Tasman 1642

The map of Australia takes shape

As the south land took shape on the world map, the Dutch East India Company became more interested in the commercial opportunities it might provide. This was despite reports from earlier Dutch explorers highlighting the desolate terrain and lack of water. The company’s high officials began entertaining the idea that this emerging region might be the fabled land of ‘Beach’ that Marco Polo had reported years earlier as being abundant in gold.

With this in mind, Abel Tasman and cartographer Franchoijs Visscher were ordered to investigate more of the south land in 1642. During this voyage Tasman famously circumnavigated the south land but did little to fulfil his instructions, nor discover more about the country itself. He rarely came in contact with the coast and his only contributions to the Australian map were confined to the southern half of Tasmania, which he named ‘Van Diemen's Land’.  Although Tasman surveyed little of the coastline, his voyage offered cartographers a sense of the south land’s size as well as establishing that it was not connected to any landmass thought to have existed further south or east.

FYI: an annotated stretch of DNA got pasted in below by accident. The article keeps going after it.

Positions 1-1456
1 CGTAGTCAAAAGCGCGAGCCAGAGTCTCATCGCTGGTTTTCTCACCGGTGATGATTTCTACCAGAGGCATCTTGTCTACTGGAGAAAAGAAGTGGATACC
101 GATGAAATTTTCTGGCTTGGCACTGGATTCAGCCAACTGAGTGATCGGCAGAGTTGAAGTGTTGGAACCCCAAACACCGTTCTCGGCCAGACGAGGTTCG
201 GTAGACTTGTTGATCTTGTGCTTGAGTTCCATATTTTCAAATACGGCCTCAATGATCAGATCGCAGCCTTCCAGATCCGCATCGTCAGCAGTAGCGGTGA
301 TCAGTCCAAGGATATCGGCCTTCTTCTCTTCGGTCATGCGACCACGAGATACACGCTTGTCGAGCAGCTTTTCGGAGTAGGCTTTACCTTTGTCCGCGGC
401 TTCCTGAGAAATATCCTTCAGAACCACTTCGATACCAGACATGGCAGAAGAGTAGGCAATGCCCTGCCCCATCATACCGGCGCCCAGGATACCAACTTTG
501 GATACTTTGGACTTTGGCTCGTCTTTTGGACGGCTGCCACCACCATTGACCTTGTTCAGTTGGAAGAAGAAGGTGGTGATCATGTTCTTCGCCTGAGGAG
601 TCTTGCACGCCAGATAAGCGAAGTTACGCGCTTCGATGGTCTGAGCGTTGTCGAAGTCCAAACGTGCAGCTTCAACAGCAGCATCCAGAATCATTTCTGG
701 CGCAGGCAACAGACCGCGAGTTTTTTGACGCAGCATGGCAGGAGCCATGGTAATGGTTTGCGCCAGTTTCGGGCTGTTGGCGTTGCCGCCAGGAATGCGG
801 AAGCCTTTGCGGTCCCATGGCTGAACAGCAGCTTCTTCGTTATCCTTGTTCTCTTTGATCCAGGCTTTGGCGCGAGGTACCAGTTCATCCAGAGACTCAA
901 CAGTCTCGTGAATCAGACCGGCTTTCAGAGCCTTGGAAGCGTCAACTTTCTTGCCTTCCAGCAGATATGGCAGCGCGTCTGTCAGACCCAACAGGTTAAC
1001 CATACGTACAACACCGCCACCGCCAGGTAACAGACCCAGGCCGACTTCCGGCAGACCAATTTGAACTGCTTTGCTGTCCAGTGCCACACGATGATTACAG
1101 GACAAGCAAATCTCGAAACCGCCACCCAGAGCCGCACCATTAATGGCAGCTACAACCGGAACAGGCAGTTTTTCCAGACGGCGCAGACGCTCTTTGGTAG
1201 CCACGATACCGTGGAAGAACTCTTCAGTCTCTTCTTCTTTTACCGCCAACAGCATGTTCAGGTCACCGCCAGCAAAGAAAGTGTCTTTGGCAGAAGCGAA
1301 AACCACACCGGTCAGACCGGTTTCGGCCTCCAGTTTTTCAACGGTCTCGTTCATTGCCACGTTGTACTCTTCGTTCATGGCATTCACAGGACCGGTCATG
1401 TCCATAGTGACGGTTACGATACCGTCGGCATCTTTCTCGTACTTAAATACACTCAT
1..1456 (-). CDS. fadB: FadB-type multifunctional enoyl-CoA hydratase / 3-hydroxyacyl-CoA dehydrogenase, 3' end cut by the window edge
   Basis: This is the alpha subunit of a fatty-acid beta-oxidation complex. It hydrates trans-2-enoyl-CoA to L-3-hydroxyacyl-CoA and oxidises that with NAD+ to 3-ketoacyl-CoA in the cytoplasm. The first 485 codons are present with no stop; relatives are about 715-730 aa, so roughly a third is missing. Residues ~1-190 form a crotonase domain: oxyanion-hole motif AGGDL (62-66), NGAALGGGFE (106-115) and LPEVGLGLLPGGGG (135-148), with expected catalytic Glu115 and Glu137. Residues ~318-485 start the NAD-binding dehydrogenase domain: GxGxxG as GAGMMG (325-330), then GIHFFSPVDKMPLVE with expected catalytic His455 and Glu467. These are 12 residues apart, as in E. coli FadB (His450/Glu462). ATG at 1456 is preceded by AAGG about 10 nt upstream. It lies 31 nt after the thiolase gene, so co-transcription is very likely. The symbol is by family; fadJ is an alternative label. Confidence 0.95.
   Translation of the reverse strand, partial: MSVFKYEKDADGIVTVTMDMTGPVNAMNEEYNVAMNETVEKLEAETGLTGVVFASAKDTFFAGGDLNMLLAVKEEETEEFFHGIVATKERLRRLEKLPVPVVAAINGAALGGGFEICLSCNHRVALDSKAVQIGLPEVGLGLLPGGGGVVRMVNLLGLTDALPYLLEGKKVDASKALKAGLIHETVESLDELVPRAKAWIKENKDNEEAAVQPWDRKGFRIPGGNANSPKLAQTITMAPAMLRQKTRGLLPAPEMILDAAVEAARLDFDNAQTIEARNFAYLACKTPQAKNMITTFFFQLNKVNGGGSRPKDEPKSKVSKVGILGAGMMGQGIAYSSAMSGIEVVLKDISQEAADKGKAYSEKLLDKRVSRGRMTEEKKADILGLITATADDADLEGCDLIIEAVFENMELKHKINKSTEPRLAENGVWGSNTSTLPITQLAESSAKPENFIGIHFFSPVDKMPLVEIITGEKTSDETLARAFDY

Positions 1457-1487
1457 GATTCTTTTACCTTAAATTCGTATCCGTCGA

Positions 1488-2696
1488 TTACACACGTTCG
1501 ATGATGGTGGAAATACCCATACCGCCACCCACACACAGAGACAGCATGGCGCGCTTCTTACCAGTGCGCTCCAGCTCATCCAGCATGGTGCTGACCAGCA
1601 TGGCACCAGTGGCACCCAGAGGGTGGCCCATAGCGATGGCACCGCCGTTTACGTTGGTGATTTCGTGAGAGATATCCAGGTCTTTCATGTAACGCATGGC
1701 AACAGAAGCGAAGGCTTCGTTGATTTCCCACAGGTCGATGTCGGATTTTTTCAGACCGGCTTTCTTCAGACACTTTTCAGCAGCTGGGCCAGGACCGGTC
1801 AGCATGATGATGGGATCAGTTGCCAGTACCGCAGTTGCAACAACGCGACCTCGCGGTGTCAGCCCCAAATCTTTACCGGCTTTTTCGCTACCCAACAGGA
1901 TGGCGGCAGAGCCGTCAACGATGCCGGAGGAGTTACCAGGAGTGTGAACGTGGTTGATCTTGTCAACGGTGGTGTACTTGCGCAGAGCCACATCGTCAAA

In 1644, Tasman and Visscher were again sent to sea. Their orders were to sail from the east coast of the Gulf of Carpentaria to Willems River (probably what we know today as the Ashburton River, about 20km south of Onslow). They successfully charted over 3,700km between these two points, adding significantly to the northern half of the map of the south land. He renamed this land mass ‘New Holland’.